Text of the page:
The proposed Wisconsin Supreme Court Chief Justice amendment is about more than simply removing Shirley Abrahamson from the chief justice’s chair on Wisconsin’s highest court. It’s the first prong of Wisconsin Republicans’ three-prong court-packing scheme designed to completely remove liberals and moderates from Wisconsin’s highest court and replace them with right-wing extremists who will rubber-stamp Scott Walker’s destructive agenda and oppose all efforts by Wisconsin Democrats to implement progressive policies designed to make Wisconsin a better place to live if and when Democrats regain control of the governor’s office and/or the state legislature. Wisconsinites can oppose the first and third prongs of the GOP’s court-packing scheme by voting for Ann Walsh Bradley for Wisconsin Supreme Court and voting “no” on the chief justice amendment on April 7, which will send a strong message to the Republicans that control Wisconsin’s state government that they won’t support the second prong of their court-packing scheme. The state court-packing scheme that Republicans are trying to implement in Wisconsin is even more ridiculous than FDR’s federal court-packing scheme that he proposed nearly eight decades ago.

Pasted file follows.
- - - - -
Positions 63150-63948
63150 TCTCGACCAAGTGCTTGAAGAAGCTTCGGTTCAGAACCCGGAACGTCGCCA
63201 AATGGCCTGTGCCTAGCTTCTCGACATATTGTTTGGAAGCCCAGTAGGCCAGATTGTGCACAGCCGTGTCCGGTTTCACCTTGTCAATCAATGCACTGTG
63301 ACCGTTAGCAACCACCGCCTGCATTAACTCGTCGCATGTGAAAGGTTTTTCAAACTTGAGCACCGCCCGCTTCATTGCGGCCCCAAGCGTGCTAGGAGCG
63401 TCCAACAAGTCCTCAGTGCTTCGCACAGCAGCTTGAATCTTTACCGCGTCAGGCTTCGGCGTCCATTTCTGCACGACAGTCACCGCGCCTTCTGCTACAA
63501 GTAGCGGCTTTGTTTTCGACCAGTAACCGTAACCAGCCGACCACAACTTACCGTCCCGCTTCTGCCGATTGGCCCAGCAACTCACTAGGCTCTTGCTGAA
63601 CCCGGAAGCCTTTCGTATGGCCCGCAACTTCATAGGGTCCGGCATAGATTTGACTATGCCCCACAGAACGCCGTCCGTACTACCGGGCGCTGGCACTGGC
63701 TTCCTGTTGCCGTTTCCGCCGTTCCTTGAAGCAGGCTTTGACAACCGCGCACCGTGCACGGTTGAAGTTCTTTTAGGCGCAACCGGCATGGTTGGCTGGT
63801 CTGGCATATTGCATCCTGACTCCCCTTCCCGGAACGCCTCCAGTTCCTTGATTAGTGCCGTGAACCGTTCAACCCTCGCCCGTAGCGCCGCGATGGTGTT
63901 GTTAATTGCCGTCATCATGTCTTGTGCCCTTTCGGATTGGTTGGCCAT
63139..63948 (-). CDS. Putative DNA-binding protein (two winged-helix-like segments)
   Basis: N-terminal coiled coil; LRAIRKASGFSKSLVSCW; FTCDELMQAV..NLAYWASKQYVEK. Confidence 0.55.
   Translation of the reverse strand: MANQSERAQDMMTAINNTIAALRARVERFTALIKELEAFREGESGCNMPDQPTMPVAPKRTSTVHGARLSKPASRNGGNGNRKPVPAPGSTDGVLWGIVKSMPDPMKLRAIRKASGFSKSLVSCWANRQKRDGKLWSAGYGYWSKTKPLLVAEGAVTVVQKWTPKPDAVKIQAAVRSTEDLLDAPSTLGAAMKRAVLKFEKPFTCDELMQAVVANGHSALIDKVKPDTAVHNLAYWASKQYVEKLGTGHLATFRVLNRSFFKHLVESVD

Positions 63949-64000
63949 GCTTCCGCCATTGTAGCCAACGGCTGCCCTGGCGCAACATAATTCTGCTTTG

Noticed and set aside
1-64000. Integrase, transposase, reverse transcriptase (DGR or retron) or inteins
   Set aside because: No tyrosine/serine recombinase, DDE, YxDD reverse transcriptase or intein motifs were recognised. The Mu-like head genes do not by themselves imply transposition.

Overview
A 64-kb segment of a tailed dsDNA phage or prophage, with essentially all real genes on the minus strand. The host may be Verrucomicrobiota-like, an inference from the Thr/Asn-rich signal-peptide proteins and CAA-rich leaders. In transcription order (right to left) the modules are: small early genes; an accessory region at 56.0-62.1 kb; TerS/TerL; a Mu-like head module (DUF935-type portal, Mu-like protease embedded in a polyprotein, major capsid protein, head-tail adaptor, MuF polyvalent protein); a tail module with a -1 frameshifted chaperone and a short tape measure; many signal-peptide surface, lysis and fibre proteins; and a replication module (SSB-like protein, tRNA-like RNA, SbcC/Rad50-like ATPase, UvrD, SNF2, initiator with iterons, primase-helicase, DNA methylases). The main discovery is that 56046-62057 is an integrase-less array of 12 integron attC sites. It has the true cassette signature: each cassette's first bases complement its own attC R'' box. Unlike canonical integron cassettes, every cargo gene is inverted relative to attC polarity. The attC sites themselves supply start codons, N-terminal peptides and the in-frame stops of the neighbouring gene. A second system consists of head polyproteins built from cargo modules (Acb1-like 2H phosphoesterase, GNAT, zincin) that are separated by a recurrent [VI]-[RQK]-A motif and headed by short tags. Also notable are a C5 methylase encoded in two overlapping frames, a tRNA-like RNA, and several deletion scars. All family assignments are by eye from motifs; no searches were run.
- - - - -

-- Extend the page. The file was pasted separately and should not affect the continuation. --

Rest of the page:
My video entry to the MAYDAYin30 video contest

I’ve decided to enter the MAYDAYin30 video contest that MAYDAY PAC, the Lawrence Lessig-led, crowd-funded SuperPAC that supports ending the culture of big-money politics in this country by, among other things, overturning the Citizens United v. FEC U.S. Supreme Court decision by a federal constitutional amendment.

My submission is a video supporting the campaign of Staci Appel, the Democratic U.S. House nominee in the 3rd Congressional District of Iowa. Appel, who has been endorsed by MAYDAY PAC. Staci supports amending the U.S. Constitution in order to overturn the Citizens United v. FEC U.S. Supreme Court decision and end the era of big-money campaigns and SuperPACs that can raise unlimited amounts of money from big-wig donors.

Here’s my video:

If you like my video and would like to see it aired as a TV ad on stations covering Central and Southwestern Iowa, you can vote for my video here!